6 6 THE NEWS of Symi June 2009 Symi Euro Election Results 2009 Government woes and opposition smiles Editorial The sun beats down upon Symi, baking people in their houses and frying them in suntan oil on the beaches. The boats bring in tourists by the hundred every day to wander about the harbour and enjoy the most beautiful island in all of Greece. The News of Symi is, of course, rather biased towards recommending Greece for the perfect holiday; it is our own country with its unique mixture of beautiful scenery, ancient history, a very firm and clear national identity, and a complex and vibrant modern culture. As the World becomes ever more connected and globalisation spreads, Greece and its islands is well placed to resist travelling along the road to uniformity. On June 20th, the new museum of the Acropolis opens in Athens and it is a day of celebration for the whole country. Around this event, the news broadcasts and newspapers have daily features regarding the single biggest cultural dispute in Greece, the return of the sculptures and other parts of the temple buildings that were taken from the Acropolis to London a little over two hundred years ago by Lord Elgin. Greek anger is directed at the stubborn government in Westminster and not at the British people, the majority of whom support the Greek claims for the return of these artefacts. As an English language newspaper, it seemed fitting to devote a large part of this issue to the background of the subject, our own little part in the campaign to right an old wrong. Of more immediate concern to many will be the start of the smoking ban throughout Greece on July 1st (page 5) and we hope the difficulties the new rules will make for Symi s resident and visiting smokers will not be too arduous. by DIMITRIS CHRYSOCHOOS The 2009 Elections for the European Parlieament took place on Symi on Sunday 7th of June in a very calm, almost hypnotic, environment. No party representatives nor any MPs had visited the island and there had been no public speeches, and only one party kiosk, from the local PASOK party, was erected in the central square in Yialos. At about the 9pm the results started to come in and were more or less as expected. In the published table you can see that In the THE NEWS of Symi P.O. Box 41, Symi 85600, Dodecanese, Greece T E Produced by Published by The Municipal Cultural Centre of Symi (MCCS) published table you can see that the right-wing governing party Nea Dimocratia lost more than 300 votes compared to the elections in 2004 and got less than a quarter of the total votes cast. The socialist opposition PASOK won the overall majority with 56% and a similar number of votes to With very little change from 2004 for the left-wing SYRIZA and communist KKE, there was a large rise for the party LAOS, with 5.5% of the vote, a disappointment to many people on Symi who had expected no more than small gains for a party positioned to the right of the government. The Green party quadrupeled their number of votes on Symi, a result echoed around the country as they managed to get their very first MEP elected. The real turnout was about 55% (those registered to vote on Symi include a large number of Symiots who live abroad), echoing the historically low turnout in this election for Greece as a whole where almost 1 in 2 didn t vote. The detailed Symi result for each of the 10 polling stations on the island can be found inside the Greek pages of this newspaper. Pedi is once more in the spotlight this month (page 7). The first working trials of the new desalination plant will begin in the next days. Further down the valley, work is due to start of the new sports stadium, while in Pedi bay itself, the construction of the marina has recommenced after irksome delays. In this small and attractive fishing village, 2009 may well be remembered as a year of many changes. AS THE HIGH TOURIST SEASON gets under way, the first ever survey of visitors to Symi is being planned (page 5). It s an ambitious project that will help Symi better understand the views and needs of her visitors and improve even more. Publisher El. Papakalodoukas Editors Christos Byron, Will Sawyer Printing BEST DESIGN Annual Subscriptions Within Greece Ђ12 Rest of the World Ђ35 National Bank of Greece 832/ To subscribe, please make a deposit to MCCS and fax the bank receipt to H. Maravelias on Advertising Letters & Articles We do not publish letters unless a full name, postal address and daytime phone number are supplied. If you do not wish your name published, please say so. Due to space restrictions, letters should be limited to 300 words and may be edited. Copyright 2009 The News of Symi Republication of any material is prohibited without prior written permission from the Editor.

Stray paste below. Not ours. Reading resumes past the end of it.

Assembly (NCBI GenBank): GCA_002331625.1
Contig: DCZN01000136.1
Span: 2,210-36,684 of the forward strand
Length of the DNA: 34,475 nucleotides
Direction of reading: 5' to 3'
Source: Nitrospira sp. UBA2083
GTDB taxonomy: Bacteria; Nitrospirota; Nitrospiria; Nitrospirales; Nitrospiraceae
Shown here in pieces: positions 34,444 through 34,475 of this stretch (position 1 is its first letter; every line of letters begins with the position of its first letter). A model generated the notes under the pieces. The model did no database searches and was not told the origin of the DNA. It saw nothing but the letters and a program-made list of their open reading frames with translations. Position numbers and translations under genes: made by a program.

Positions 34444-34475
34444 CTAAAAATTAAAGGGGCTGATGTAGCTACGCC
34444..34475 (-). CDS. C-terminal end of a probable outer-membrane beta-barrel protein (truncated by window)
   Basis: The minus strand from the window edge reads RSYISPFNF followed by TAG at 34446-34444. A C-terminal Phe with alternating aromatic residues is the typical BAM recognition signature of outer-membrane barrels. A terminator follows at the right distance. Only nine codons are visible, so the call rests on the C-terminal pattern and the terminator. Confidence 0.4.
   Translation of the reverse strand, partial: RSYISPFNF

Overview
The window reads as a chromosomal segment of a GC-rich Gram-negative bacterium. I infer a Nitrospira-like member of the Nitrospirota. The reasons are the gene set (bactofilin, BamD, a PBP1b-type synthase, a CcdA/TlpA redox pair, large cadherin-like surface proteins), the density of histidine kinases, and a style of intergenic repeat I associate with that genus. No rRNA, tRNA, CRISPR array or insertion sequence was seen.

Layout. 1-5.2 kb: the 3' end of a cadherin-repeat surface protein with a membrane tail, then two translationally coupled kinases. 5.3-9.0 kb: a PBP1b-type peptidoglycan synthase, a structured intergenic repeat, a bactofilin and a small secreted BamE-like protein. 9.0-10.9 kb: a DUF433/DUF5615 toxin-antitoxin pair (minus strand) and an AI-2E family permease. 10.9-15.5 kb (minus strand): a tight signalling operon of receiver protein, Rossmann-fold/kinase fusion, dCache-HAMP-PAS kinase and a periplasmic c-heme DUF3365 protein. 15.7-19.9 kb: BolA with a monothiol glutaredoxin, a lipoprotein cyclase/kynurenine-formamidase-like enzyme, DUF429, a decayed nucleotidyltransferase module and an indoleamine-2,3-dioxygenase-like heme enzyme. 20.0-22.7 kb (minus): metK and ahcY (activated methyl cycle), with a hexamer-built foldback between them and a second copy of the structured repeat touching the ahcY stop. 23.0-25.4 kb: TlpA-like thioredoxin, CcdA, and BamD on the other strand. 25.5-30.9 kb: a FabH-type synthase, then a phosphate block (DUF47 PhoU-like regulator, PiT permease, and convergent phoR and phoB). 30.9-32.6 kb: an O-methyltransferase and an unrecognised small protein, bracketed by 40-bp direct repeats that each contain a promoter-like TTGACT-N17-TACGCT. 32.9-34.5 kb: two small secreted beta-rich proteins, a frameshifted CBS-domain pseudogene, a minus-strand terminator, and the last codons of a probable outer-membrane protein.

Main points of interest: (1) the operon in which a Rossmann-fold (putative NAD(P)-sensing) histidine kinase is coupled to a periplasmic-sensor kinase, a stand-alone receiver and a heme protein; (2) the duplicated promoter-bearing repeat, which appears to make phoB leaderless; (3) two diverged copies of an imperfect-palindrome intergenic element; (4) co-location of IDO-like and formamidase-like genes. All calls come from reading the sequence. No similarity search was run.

7 June 2009 THE NEWS of Symi 7 Symi Festival 2009 starts on 1st August Famous singers, concerts, dance events & feasts NEWS IN BRIEF Sports Stadium in Pedi by CHRISTOS BYRON The 2009 Symi Festival will begin on Saturday 1st August in Syllogos Square in Horio with a gastronomic evening which will include the Symi Shrimp Festival and the presentation of traditional Symiot recipes. There will also be traditional dancing from the dance groups of the Women s Assotiation of Tsaritsani (a historical settlement near Elassona in the north of mainland Greece) and the Women s Association of Symi accompanied by the music group of Mihalis Missos. The event will be presented by the well-known Greek journalist, Alexis Kostalas who has presented the premiere of the Symi Festival for the past couple of years. The official premiere of the Symi Festival is scheduled for Sunday 2 August at the central square in Yialos. At the time of writing, discussions were still underway and official confirmation regarding the singer who will open the 2009 Festival is expected very soon. According to our sources, the name that is being discussed is Eleutheria Arvanitaki, one of the most famous singers in Greece who hasn t performed at the Symi Festival yet. Given the popularity of Eleutheria, such a Premiere would no doubt be a huge success and a great publicity for the Festival. Let s hope the discussions will have a happy ending. This year s programme will include about 20 performances and although the final details and dates have not been officially announced, The News of Symi has heard that there will be a number of well-known singers who will be coming to Symi this August. Among them is Savina Yiannatou, Eleni Tsaligopoulou and Keti Garbi. There are also discussion with Sakis Rouvas, the Greek pop star who sung for Greece in this year s Eurovision Song Contest. Sakis has a huge following especially amongst the younger generations and there s no doubt he would draw a large crowd to Symi. There will also be revivals of traditional feasts, classical music from Austria, a literary evening dedicated to the poet Yiannis Ritsos, a rock and pop concert by local groups on Symi and Rhodes, a concert with artists from Turkey and dance performances by the Women s Association of Symi, the local dance group of Irini Mylonaki, as well as invited groups from around Greece. The Symi Festival will end with a two-day event (1-2 September) dedicated to Peace which as every year will be organised jointly by the Municipalities of Symi and Datca. As in previous years, the artwork that will feature in year s Festival Poster and Programme was created by Eva Geraki and The News of Symi is pleased to be the first to publish it. Before the end of the year, a dream may come true for the young people of Symi, with the construction of a modern stadium in Pedi. After years of hard work by the Municipal authorities dealing with the compensation claims of land owners, the project was put out to tender at the beginning of 2009 with the winning bid announced a few days ago. The successful contractor has stated that the work will commence in the next few weeks the end of June and completion may be as early as November. The cost of the project will be Ђ , covered exclusively by Municipal funds. The stadium will include a third-generation grass football pitch, a running track and other facilities for all athletics events, basketball and volleyball courts, changing rooms and spectator stands. Together with the indoor arena being built further up the Pedi valley, the stadium will undoubtedly be a great asset for Symi, representing a serious investment for the young people of the island. Pedi Marina After months of idle waiting, the work on the marina in Pedi re-started a week ago. In the past few days, yachts arriving on Symi were turned away for lack of mooring space, a loss of income for the island that it can ill afford. Let us hope that from now on the work will not be interupted again and that the marina will finish as soon as possible. Drinking Water Production of drinking water from one section of Symi s new wind-powered desalination plant is about to start on a trial basis within the next few days as the remaining technical details are finalised. The Ministry of the Aegean is pressing the Municipality for a quick completion of the trial and all outstanding work, so that the whole of the desalination plant can start producting clean water, reducing the cost of supplying water to Symi via the waterboats. Savoy Hotel In the centre of Rhodes Town - Tel /2 Greek & Foreign Press Papers, Magazines, Books, Cigars & Cigarettes Next to Mina s shop - Tel